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Police in Texas find marijuana in senior city official’s home

| Jun 7, 2019 | Drug Crimes |

Law enforcement officers including Texas Rangers took part in a search of the Wichita Falls deputy city manager’s home that led to the seizure of undisclosed amounts of marijuana and evidence that the drug was being cultivated on the property. Media reports reveal that the man tendered his resignation after learning about the May 28 search of his Wendover Street residence. Wichita County District Attorney’s Office investigators also took part in the multi-agency operation.

The investigation into the man’s alleged activities began in April when a confidential informant told members of the Wichita County District Attorney’s Office Drug Enforcement Division that marijuana plants were being grown in the man’s home. The informant is said to have told investigators that he stepped forward despite believing that the man would not be prosecuted because he was a senior city official.

Before seeking a search warrant, narcotics investigators gathered evidence by searching trash placed outside the house. The first trash pull, which took place on April 15, reportedly revealed a plastic bag containing plant residue that was later identified as marijuana. Four subsequent trash pulls were conducted in May. Despite the seizure of marijuana and the discovery of evidence of drug use and cultivation, the man has not been charged with any drug crimes according to media reports.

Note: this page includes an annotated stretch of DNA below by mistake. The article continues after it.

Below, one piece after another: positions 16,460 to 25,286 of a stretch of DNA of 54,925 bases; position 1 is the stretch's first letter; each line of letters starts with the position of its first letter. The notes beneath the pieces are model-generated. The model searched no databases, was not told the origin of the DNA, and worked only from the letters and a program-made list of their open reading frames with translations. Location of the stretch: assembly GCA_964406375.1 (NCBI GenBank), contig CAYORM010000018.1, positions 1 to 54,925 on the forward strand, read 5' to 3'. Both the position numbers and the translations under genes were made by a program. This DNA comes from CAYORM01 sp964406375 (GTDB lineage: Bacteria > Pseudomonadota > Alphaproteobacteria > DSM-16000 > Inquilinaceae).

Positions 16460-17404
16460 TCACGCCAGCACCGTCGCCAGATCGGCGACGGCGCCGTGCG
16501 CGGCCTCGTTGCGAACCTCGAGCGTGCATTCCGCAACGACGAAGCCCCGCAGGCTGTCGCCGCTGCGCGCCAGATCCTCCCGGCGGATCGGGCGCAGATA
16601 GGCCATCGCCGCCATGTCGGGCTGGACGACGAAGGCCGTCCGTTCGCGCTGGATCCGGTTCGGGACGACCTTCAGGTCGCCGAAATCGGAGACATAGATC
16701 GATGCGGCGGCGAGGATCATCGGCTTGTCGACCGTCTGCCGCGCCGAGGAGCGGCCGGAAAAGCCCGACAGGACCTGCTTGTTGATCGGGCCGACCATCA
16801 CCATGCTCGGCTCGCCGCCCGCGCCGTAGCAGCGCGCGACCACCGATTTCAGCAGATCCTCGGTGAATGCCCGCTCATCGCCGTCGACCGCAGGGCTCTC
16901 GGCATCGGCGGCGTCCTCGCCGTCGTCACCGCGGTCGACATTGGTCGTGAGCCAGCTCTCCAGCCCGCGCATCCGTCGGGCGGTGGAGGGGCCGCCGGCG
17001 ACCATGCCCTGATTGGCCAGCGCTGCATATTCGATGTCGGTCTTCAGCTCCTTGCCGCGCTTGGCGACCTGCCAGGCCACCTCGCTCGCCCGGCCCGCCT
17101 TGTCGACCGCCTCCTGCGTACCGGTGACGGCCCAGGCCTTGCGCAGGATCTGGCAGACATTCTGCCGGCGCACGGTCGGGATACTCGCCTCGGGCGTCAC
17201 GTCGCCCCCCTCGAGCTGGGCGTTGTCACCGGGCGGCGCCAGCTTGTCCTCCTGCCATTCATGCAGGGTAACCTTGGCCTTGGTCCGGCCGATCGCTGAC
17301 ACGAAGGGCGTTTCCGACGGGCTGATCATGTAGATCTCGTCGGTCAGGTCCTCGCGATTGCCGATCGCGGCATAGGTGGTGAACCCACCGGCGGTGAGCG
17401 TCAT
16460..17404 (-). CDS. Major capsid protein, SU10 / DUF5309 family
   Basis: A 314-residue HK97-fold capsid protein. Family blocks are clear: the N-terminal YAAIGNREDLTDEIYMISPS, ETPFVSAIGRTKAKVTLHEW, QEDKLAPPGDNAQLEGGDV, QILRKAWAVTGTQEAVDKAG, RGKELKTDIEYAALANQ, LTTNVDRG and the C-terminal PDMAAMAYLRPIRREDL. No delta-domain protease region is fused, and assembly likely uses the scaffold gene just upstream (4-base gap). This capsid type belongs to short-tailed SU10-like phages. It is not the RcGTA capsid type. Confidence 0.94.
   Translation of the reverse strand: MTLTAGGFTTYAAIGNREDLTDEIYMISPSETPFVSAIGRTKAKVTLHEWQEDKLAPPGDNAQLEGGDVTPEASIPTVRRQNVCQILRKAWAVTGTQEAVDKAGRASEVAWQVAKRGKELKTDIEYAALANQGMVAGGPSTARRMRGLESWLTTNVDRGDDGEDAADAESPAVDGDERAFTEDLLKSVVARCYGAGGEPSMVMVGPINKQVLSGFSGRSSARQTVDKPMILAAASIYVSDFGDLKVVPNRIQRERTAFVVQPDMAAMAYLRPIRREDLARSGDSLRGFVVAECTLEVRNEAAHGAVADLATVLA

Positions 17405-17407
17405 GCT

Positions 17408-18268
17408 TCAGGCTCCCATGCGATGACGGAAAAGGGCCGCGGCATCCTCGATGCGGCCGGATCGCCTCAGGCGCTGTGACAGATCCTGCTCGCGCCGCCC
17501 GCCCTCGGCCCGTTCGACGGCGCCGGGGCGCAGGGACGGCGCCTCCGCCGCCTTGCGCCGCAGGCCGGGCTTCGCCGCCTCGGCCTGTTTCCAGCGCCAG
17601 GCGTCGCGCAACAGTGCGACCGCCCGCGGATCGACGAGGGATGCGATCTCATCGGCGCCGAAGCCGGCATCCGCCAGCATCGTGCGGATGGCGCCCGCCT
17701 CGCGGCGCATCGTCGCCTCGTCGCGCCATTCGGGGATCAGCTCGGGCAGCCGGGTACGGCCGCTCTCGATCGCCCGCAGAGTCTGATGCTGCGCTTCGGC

Lawyers may advise people to not place any items that could incriminate them in the trash. In 1988, the U.S. Supreme Court ruled in California v. Greenwood that police officers did not violate Fourth Amendment protections when they conducted a warrantless search of trash left outside a suspect’s home. This means that trash left on the street outside a home or in areas surrounding a property known as curtilage may be searched without a warrant.

Source: The Times Record News, Deputy City Manager Jim Dockery resigns after search warrant turns up marijuana at home, Claire Kowalick and Trish Choate, May 31, 2019Source: FindLaw, California v. Greenwood